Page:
Additionally, numerous demonstrations took place around Europe between 4 and 8 March. In Turkey, the government had banned demonstrations already on 4 March for the following 10 days also in an effort to stop the traditionally big feminist rallies. Upon the Covid-19 pandemic, demonstrating in the streets is banned in most European countries with solidarity movements  reconfiguring their activities within the new reality of the Covid-19 pandemic.

    In 2015, people of Europe self-organized beyond political and national borders, to support refugees and migrants on their March of Hope to reach Europe and they managed together. Back then, as it is now, it was not a "refugee crisis". It was a deep political crisis of the European Union and its governments, shifting the debate to the right.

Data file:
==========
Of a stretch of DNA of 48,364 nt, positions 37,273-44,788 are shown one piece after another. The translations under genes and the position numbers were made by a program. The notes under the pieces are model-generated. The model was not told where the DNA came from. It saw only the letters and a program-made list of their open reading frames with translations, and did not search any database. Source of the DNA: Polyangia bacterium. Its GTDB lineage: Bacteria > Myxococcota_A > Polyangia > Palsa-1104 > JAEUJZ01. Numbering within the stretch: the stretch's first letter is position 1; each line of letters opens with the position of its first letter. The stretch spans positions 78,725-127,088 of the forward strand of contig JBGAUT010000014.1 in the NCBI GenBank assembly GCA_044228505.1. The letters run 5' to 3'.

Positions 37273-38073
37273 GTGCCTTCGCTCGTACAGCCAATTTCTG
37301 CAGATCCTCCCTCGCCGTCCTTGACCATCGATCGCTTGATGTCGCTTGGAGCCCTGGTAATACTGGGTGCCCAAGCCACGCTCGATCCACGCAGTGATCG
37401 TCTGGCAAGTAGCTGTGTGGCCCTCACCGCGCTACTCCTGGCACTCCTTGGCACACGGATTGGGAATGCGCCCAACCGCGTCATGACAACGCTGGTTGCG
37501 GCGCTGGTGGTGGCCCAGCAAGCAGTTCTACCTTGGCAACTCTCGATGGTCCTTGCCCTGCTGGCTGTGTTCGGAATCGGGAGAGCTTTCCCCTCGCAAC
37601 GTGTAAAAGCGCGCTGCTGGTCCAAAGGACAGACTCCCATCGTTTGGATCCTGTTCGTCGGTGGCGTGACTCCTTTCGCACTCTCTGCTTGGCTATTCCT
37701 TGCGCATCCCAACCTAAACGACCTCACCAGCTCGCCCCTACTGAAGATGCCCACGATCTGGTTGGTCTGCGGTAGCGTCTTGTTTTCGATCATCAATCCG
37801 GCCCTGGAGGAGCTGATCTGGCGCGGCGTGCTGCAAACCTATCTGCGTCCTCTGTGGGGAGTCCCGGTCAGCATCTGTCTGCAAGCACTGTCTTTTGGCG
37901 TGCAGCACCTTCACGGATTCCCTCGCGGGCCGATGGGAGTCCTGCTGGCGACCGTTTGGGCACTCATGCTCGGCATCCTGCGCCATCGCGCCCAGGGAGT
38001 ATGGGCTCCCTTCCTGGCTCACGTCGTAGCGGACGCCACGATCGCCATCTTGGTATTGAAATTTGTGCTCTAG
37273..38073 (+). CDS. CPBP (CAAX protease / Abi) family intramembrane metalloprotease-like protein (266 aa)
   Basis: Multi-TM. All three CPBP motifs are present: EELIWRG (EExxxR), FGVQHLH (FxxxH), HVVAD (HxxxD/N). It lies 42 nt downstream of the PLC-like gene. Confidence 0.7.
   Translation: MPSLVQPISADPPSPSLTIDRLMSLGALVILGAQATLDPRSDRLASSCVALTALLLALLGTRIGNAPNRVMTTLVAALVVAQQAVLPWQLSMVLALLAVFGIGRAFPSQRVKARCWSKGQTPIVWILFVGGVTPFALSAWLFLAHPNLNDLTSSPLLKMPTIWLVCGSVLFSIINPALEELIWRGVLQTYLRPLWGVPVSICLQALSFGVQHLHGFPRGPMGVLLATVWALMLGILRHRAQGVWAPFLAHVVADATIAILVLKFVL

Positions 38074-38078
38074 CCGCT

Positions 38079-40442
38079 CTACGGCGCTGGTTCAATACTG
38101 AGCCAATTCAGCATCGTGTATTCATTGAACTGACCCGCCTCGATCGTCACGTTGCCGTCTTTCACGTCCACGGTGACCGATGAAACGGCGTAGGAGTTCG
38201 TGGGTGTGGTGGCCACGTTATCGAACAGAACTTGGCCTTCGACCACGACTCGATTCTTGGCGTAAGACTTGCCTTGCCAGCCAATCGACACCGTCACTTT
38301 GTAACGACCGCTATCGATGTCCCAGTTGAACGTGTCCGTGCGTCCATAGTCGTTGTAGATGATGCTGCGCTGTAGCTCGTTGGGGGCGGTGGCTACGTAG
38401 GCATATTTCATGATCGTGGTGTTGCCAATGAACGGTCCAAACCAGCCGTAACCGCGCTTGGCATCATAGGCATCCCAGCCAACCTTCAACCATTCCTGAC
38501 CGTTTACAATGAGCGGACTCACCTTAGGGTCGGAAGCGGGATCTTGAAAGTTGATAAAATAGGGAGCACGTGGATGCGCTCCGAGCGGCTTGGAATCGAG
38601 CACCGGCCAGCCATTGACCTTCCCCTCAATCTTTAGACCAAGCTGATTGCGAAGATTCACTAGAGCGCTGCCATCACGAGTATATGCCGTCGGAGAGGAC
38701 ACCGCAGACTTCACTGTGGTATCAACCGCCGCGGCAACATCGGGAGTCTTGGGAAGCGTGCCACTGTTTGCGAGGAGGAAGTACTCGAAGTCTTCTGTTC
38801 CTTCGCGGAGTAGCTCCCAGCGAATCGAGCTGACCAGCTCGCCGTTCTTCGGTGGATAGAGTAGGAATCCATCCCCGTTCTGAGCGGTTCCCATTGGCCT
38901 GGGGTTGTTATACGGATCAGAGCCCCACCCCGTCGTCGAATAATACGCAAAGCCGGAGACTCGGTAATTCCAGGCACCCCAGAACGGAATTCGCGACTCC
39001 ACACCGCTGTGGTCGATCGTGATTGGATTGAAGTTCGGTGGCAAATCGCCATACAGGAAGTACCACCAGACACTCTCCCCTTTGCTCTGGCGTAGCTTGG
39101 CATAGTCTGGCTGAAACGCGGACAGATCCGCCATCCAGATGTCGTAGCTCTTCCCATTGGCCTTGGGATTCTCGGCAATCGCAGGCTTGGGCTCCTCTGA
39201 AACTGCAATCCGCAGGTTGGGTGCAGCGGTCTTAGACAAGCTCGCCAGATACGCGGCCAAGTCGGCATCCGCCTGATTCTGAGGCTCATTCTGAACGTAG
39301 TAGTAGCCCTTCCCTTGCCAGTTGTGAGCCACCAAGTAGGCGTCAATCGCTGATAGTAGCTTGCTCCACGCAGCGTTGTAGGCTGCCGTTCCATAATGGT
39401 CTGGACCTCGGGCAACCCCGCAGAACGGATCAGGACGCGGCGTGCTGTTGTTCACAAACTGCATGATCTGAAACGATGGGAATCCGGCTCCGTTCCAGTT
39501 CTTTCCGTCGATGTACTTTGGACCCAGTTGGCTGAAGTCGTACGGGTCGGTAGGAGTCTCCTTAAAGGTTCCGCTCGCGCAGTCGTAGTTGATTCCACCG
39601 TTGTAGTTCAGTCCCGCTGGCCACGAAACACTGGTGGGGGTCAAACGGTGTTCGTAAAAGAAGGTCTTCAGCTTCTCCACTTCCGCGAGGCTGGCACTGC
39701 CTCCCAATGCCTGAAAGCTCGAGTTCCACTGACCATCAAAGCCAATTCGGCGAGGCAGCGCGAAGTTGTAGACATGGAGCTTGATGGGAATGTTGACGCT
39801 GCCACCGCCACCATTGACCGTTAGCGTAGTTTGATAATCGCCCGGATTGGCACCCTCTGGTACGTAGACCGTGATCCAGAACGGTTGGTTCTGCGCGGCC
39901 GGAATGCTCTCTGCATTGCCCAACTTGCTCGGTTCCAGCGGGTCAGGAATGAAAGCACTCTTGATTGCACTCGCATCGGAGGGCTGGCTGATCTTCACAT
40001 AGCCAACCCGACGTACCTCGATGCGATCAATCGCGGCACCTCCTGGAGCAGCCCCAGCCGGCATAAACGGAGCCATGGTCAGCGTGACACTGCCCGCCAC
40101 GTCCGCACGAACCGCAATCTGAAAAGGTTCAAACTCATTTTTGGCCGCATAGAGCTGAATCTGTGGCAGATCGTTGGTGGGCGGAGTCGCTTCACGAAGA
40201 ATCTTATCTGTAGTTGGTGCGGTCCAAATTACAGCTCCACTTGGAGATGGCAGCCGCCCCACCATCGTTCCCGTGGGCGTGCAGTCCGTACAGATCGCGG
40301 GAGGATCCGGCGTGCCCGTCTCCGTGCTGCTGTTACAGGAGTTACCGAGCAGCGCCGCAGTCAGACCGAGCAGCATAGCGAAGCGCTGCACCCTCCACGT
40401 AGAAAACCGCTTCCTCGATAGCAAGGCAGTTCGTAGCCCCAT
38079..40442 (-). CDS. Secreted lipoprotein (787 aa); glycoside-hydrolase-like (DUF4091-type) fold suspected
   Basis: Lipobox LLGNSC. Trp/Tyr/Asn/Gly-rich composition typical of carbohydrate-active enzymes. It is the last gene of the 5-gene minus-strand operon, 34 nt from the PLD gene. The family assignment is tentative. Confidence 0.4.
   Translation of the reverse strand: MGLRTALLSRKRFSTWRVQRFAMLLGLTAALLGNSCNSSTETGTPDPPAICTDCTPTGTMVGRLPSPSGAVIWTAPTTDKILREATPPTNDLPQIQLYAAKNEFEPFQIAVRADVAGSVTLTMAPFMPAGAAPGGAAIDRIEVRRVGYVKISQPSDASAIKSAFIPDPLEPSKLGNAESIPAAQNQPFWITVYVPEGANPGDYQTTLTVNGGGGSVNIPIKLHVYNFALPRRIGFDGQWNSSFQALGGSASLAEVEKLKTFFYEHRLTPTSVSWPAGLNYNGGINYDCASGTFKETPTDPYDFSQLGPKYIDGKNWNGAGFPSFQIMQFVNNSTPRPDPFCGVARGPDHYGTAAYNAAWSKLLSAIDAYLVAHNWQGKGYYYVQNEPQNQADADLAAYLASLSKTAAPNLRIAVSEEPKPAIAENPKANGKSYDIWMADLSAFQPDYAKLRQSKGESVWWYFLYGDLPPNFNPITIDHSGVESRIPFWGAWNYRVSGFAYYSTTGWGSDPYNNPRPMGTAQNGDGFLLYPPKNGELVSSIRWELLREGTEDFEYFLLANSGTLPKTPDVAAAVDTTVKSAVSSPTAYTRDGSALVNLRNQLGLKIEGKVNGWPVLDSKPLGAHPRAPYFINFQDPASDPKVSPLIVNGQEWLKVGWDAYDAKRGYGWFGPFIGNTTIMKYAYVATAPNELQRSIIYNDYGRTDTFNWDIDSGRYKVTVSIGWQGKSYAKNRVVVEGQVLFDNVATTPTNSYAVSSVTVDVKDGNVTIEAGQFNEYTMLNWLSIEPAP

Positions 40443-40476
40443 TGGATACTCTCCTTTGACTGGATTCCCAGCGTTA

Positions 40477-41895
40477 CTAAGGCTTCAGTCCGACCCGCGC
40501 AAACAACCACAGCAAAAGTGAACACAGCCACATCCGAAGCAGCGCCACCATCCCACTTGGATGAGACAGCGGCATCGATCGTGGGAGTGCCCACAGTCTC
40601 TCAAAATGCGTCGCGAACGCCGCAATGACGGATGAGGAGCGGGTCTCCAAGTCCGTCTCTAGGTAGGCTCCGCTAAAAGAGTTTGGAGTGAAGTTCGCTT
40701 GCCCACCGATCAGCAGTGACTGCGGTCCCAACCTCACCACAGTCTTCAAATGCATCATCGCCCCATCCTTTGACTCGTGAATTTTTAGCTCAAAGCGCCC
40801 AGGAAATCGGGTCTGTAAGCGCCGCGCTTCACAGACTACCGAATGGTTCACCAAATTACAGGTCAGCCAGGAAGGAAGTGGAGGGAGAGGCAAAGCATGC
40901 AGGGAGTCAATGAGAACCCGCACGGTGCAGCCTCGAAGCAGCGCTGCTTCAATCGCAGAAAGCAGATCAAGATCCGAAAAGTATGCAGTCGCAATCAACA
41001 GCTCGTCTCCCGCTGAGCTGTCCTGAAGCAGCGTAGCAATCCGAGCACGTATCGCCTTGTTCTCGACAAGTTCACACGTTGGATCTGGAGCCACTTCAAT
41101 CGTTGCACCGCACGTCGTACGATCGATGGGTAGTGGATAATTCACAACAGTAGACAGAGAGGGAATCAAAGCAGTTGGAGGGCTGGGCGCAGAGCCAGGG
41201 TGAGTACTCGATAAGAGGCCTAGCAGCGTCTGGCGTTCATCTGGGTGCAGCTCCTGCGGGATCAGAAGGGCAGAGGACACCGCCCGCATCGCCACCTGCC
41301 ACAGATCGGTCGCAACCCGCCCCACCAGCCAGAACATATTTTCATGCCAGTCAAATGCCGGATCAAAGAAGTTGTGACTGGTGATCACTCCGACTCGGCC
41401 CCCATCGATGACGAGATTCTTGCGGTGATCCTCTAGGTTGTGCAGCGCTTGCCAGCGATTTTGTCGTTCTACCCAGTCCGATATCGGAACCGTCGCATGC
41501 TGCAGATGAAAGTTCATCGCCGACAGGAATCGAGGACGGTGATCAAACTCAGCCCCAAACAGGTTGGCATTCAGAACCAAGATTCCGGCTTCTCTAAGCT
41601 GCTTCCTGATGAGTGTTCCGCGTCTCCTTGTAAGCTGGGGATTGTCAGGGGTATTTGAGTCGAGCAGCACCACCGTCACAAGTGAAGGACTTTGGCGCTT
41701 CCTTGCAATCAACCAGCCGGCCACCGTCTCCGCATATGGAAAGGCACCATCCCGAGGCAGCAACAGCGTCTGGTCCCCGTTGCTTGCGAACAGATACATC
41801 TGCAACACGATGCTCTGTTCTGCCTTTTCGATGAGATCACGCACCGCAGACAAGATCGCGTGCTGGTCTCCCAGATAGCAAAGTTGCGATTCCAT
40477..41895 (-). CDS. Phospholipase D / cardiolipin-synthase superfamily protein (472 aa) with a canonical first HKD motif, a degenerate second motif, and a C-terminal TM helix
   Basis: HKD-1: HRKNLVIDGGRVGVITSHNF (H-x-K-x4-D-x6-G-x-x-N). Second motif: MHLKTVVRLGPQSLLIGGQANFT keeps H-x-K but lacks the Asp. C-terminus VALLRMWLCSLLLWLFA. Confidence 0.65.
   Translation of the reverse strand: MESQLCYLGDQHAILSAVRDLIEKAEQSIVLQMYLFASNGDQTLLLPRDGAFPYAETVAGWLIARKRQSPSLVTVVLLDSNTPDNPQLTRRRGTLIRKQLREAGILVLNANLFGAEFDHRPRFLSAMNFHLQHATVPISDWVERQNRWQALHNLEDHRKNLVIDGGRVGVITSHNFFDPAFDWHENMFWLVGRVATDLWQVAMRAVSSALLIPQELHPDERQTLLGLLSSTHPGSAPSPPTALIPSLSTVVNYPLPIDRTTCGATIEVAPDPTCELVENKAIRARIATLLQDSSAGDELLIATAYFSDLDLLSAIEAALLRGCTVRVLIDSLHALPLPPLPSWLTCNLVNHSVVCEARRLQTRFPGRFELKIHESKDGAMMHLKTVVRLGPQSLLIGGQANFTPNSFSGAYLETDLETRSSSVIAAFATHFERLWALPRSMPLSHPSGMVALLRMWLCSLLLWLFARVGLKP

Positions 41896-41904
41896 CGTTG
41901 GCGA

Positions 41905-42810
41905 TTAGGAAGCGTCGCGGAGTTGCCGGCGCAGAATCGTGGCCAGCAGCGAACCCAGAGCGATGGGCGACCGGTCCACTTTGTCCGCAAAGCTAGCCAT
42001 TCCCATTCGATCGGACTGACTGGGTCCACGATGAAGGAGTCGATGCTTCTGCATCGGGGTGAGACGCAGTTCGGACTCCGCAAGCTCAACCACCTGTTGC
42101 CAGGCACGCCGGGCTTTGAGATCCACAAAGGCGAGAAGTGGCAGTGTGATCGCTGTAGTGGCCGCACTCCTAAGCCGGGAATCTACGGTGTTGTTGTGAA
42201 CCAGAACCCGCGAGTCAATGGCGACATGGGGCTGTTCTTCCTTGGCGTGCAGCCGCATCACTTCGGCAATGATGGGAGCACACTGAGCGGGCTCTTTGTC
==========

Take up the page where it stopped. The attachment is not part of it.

Therefore, momentarily it is urgent to:
    Support solidarity organizations and teams operating on the ground by asking their needs and providing funds.
    Support solidarity by sharing directly from social media accounts of organizations and initiatives that work on the ground. This way we make sure that their voices keep echoing in the social media spaces.

    Let’s together think up ways to distort and weaken the right-wing narrative.

    Solidarity is our weapon and we will prevail!